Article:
Brilliance of TV’s new Jessica Simpson
Much has been written about how Olympic gold-medalist swimmer Ryan Lochte is an intellectual vacuum.
His E! reality show, “What Would Ryan Lochte Do?” chronicles every cognitive misstep and every abdominal contraction Lochte experiences.
Yet consider the subtle genius that is Ryan Lochte.
Look past his meaningless, oft-repeated refrain, “Jeah!”
Look beyond his comical, blank-stare-filled interviews with the press.
Try to see past the countless shots of him without a shirt on.
Halfway through its eight-episode season, the philosophical question posed by the title of this show has been answered:
Ryan Lochte would, in any given situation, shout “Jeah!” and smile and dance it out with his buds, with some swim training for good measure.
Lochte appears on first glance to be a beautiful catastrophe, the likes of which has not seen since Jessica Simpson made befuddled musings over chicken and tuna on MTV’s “Newlyweds.”
Lochte is mesmerizing, and not just because he’s got a way with pickup lines and tightly fitting T-shirts and says his life “is like a Seinfeld.”
He makes up words like “enfidence” — which is similar to “emphasis” but with added moxy — and “recipitate,” which is indescribable.
He’s managed to take a career in swimming — a sport people generally care about for about eight days in a four year period — and make himself a brand. A whole brand built around the perception that he has nary a brain cell to spare.
As it turns out, he’s a charming fellow with an especially good relationship with his mom, and a desire to help out charitable causes.
Once rumored to be the next “Bachelor,” Lochte is clearly far more comfortable clubbing it up in Gainesville, Fla. and taking his many dates out to eat at the same familiar sushi restaurant. He works out in a garage. This is all by design.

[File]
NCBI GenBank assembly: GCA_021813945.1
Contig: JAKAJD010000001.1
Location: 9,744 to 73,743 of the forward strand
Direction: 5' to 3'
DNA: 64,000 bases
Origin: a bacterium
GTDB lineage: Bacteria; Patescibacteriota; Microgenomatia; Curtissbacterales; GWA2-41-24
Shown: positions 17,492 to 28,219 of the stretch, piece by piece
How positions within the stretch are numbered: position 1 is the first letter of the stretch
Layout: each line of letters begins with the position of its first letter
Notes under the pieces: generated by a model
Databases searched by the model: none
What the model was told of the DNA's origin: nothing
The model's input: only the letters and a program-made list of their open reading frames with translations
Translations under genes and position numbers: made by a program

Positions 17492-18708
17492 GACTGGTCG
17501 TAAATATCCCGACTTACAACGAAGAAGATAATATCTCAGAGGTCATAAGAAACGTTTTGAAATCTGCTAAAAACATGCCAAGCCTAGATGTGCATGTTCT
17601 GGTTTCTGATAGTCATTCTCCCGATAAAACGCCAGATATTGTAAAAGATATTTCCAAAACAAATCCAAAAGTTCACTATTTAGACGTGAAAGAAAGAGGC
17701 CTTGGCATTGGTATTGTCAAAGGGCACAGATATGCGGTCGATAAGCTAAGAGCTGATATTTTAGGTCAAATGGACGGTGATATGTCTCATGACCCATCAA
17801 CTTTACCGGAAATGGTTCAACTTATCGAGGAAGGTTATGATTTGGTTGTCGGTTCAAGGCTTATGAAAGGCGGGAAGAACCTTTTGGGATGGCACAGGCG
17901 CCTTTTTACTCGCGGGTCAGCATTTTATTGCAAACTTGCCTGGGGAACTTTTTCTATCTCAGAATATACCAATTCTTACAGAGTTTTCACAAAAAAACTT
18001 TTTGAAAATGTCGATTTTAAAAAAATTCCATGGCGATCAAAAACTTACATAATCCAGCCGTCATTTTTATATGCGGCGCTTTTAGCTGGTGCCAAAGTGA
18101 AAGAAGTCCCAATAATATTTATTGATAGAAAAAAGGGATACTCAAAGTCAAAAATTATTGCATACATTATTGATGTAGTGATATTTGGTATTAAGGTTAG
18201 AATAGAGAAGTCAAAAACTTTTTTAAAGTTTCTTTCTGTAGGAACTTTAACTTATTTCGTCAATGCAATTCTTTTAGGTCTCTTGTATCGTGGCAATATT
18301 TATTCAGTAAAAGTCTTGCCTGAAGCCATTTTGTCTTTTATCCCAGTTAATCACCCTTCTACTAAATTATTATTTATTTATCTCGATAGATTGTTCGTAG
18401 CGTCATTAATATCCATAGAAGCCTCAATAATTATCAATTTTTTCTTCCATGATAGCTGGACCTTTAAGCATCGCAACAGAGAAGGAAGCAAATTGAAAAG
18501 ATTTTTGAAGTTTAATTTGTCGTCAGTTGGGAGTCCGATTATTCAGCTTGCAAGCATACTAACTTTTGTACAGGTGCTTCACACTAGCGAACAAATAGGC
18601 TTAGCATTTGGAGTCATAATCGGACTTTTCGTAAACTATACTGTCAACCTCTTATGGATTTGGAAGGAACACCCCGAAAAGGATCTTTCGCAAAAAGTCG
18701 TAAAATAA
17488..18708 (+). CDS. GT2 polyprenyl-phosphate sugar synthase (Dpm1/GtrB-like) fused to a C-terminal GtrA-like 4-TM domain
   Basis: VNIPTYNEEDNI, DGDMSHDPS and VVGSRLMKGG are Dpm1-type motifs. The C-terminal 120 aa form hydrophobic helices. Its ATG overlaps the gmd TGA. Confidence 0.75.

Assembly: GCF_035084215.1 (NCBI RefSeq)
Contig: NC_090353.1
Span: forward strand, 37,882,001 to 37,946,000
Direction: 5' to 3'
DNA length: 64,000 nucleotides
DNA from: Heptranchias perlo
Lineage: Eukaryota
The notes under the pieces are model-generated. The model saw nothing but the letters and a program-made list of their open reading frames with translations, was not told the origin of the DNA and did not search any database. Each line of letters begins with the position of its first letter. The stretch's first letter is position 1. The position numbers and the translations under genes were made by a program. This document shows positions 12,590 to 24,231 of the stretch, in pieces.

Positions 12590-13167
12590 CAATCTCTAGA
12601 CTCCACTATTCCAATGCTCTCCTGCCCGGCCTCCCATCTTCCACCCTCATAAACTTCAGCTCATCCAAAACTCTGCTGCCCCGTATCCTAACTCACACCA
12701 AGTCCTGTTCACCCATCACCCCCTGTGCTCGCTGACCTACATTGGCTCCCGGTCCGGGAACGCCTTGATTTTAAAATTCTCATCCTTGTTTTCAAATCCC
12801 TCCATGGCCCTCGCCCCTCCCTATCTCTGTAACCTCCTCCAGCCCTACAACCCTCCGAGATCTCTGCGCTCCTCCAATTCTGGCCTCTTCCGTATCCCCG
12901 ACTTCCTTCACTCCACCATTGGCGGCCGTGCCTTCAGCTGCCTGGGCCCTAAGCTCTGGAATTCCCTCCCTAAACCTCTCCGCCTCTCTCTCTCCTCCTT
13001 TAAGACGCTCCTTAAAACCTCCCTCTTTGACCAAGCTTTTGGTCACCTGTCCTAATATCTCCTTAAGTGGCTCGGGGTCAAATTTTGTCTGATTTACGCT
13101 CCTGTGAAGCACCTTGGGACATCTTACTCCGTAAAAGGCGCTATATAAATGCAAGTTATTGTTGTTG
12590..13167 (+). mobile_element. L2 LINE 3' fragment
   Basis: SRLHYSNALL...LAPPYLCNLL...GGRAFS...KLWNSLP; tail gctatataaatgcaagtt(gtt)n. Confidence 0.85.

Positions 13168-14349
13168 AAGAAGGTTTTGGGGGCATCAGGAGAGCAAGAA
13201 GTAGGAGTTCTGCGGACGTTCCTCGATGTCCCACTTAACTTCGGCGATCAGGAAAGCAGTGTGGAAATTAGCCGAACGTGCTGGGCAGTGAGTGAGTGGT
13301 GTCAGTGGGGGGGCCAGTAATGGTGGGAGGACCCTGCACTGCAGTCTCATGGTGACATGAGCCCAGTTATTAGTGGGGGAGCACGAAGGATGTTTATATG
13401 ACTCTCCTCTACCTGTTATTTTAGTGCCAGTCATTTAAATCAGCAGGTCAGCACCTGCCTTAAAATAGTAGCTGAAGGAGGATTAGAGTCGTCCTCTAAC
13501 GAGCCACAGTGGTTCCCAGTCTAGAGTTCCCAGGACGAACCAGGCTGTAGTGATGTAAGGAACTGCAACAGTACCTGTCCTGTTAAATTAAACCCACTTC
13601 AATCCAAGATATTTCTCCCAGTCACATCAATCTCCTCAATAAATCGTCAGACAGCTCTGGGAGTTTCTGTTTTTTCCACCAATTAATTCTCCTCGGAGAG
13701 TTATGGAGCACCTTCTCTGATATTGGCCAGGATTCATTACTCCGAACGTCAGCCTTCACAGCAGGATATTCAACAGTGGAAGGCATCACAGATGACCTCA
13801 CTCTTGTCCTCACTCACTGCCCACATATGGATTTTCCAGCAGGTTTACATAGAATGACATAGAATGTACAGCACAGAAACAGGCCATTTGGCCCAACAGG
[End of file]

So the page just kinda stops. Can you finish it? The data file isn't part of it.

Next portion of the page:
The editing of the show would lead you to believe that Lochte is incapable of any kind of rational thought, but a closer look at the evidence suggests otherwise.
Consider the ways in which Lochte gets it:
* He’s aware: In describing how he was tapped to play the “sex idiot” on the final season of “30 Rock,” Lochte said in an interview, “I get to play myself. I get to play just Ryan Lochte, so it’s not too much acting that I have to do — so that’s pretty good.”
* He’s good at self-promotion: His name is on the bottom of his shoes. Assuming it’s not there with a phone number and a note that says, “If lost, please call,” this is a good way to promote your own brand.
* He’s philosophical: “You see this smile? Who has sex that doesn’t smile afterwards?”
* He’s forthright: “I’ve never been asked that question, ‘What is the Lochte edge?’ and . . . I honestly have no idea.” This seems completely fair.
* He’s shrewd: When asked by an interviewer on his show, “Would you describe yourself as a player?” Lochte responded, “Describe player.” Brilliant.
* He’s practical: When Lochte didn’t know how to make a pizza, he didn’t bother asking amateurs for help. He called the local pizza place. “Hey, it’s Ryan. I’m not calling to place an order.”